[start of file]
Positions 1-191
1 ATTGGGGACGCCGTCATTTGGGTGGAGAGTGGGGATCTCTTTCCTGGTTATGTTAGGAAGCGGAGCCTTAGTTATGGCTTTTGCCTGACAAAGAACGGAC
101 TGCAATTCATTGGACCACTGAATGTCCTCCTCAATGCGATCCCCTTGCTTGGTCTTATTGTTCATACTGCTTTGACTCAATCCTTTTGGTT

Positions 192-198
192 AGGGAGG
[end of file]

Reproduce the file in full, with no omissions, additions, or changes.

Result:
Positions 1-191
1 ATTGGGGACGCCGTCATTTGGGTGGAGAGTGGGGATCTCTTTCCTGGTTATGTTAGGAAGCGGAGCCTTAGTTATGGCTTTTGCCTGACAAAGAACGGAC
101 TGCAATTCATTGGACCACTGAATGTCCTCCTCAATGCGATCCCCTTGCTTGGTCTTATTGTTCATACTGCTTTGACTCAATCCTTTTGGTT

Positions 192-198
192 AGGGAGG